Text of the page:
“Today, as the failure of this state-building becomes ever more spectacular, neoliberal economics and the global environmental collapse claim more victims, and the world system inches toward deglobalization and nativism, the idea of the caliphate as the only civilizational alternative that can safeguard the interests of the most vulnerable becomes stronger among Muslims globally.”

What would this umma-centered global imaginary look like? What would be its contours? How would it protect the most vulnerable communities amongst us? How would it respond to ongoing political, social, economic, and ecological crises in the Muslim world and beyond? What civilizational alternative would it provide to the liberal, secular, imperial world order? What would it take for us to get there? I hope all of these questions, and more, can be addressed through the Ummatics Colloquium. These questions are not, in my opinion, simply abstract discussions of the past or theory, but rather, discussions that have real, material—life and death—consequences for the most vulnerable amongst us.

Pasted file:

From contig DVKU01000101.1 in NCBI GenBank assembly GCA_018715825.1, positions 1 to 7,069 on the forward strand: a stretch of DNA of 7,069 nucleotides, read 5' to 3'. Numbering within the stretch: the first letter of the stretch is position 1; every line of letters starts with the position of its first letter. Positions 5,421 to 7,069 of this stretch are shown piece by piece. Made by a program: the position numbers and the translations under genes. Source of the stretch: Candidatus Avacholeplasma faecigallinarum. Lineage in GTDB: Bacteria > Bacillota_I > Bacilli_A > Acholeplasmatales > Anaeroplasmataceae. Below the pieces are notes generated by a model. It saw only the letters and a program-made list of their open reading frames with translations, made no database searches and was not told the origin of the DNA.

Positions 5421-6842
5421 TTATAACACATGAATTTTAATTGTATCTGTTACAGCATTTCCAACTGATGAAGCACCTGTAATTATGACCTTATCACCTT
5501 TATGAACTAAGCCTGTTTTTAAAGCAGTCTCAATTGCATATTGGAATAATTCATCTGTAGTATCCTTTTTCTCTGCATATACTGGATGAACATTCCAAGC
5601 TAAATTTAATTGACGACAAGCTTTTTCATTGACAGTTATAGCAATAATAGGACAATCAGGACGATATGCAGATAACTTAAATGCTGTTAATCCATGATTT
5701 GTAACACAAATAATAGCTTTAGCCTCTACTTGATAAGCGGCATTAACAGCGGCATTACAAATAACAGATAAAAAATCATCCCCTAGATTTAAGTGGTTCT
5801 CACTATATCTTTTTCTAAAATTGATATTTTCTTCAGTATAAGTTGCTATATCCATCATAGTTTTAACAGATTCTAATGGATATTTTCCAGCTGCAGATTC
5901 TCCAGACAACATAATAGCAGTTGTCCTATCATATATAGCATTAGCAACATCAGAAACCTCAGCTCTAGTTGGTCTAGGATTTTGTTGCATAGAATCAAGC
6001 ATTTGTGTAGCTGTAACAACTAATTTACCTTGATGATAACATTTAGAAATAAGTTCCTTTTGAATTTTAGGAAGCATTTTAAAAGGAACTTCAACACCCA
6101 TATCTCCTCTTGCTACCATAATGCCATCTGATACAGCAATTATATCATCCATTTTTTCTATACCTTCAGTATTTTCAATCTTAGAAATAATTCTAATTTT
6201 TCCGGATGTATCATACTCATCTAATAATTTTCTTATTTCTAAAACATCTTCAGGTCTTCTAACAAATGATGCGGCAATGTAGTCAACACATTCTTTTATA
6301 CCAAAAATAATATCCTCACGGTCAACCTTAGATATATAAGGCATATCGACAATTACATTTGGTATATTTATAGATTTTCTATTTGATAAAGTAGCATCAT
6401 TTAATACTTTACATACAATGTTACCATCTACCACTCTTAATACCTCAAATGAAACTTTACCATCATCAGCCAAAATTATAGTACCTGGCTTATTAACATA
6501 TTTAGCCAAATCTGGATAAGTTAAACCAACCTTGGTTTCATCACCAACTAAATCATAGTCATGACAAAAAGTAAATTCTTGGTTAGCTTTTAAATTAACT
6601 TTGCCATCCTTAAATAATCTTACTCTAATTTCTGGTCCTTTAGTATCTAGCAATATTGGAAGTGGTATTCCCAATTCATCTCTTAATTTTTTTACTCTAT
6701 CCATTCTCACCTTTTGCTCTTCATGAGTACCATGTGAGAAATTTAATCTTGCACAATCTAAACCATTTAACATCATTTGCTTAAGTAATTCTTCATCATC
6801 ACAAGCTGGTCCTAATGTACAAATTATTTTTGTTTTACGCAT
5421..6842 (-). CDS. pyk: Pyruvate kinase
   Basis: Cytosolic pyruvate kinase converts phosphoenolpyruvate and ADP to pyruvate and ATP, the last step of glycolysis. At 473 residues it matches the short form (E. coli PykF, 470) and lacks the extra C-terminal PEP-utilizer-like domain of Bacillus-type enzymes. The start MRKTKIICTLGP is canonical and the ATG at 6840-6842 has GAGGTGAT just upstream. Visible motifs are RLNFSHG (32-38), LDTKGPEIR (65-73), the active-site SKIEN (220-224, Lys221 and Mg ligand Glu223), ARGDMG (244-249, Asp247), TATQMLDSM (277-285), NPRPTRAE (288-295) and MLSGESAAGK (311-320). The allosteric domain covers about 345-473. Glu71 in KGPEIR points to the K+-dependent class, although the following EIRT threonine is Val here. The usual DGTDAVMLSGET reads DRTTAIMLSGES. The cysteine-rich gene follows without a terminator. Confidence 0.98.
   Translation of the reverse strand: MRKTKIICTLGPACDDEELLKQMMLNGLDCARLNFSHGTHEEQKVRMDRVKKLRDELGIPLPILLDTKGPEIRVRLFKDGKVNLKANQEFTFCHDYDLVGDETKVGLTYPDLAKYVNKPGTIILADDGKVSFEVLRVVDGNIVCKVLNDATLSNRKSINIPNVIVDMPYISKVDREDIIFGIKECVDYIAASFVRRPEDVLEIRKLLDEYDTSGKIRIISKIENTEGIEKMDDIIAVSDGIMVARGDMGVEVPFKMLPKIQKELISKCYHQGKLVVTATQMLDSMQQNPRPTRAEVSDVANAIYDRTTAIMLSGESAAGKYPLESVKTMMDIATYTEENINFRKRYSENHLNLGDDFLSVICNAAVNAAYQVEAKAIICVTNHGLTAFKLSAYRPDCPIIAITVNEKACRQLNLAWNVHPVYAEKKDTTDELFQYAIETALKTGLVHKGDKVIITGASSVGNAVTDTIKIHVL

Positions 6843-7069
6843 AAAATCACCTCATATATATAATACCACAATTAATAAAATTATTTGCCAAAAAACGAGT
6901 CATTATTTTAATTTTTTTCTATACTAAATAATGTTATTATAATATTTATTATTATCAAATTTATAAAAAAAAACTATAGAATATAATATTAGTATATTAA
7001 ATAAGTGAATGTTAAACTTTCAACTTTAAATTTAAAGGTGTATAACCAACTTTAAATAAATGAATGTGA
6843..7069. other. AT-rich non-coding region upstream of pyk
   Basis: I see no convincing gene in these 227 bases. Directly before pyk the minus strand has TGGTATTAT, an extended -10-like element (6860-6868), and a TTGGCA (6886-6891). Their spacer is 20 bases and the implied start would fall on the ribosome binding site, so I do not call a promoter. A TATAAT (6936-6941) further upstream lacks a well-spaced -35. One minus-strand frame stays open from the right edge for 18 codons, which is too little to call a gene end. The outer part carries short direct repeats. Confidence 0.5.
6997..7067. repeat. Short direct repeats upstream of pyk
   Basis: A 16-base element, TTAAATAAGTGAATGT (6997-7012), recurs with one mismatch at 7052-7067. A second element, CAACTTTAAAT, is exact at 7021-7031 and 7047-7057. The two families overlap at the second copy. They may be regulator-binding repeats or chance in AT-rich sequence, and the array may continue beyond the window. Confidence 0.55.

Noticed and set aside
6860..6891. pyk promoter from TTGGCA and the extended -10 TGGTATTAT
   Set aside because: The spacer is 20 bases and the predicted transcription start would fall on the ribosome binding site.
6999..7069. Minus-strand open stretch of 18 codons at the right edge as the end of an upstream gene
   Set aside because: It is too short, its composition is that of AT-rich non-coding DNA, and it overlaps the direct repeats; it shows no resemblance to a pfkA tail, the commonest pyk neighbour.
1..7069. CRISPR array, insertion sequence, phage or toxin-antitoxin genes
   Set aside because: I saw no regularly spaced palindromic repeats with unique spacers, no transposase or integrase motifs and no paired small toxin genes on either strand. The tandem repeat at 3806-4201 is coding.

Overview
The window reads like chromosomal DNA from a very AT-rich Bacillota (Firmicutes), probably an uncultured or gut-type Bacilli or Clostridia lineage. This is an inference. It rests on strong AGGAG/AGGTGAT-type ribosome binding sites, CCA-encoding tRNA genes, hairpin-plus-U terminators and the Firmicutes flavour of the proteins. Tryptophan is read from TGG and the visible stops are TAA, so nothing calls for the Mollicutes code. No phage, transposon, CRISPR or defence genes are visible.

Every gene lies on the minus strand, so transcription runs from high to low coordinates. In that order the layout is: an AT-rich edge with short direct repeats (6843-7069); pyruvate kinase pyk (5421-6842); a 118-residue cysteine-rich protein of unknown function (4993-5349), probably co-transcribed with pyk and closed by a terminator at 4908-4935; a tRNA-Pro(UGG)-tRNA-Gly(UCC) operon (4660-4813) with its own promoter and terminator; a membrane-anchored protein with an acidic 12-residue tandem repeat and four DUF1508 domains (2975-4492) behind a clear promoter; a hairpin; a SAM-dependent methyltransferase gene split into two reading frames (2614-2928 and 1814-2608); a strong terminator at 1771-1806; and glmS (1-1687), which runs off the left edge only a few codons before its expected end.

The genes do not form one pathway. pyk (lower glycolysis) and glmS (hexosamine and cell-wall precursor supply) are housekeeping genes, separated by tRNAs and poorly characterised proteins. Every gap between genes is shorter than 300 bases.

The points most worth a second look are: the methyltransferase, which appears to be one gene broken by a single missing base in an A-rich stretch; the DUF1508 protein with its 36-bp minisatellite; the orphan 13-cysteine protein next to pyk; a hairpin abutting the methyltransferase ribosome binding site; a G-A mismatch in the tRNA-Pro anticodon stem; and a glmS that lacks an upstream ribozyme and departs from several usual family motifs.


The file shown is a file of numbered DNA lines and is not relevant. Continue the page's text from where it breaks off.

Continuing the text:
As these important questions begin to be addressed through this Colloquium, it’s important to flag two important points. One, I wish to reiterate that this imaginary can co-exist with other transnational movements for justice, and should not simply be seen as one that is exclusive to Muslims. The Prophetic call, and indeed, an umma-centered imaginary, is meant as a mercy for all of humanity. How this is ensured will be one of the challenges to consider.

Finally, those who have been pushing to think of alternative political futures have also been engaging with the question of decolonization. How can we bring together conversations around decolonization with conversations around an umma-centered imaginary? How would the two converge, and how would they be different? More importantly, how would an umma-centered polity desist from creating new forms of inequality or injustice?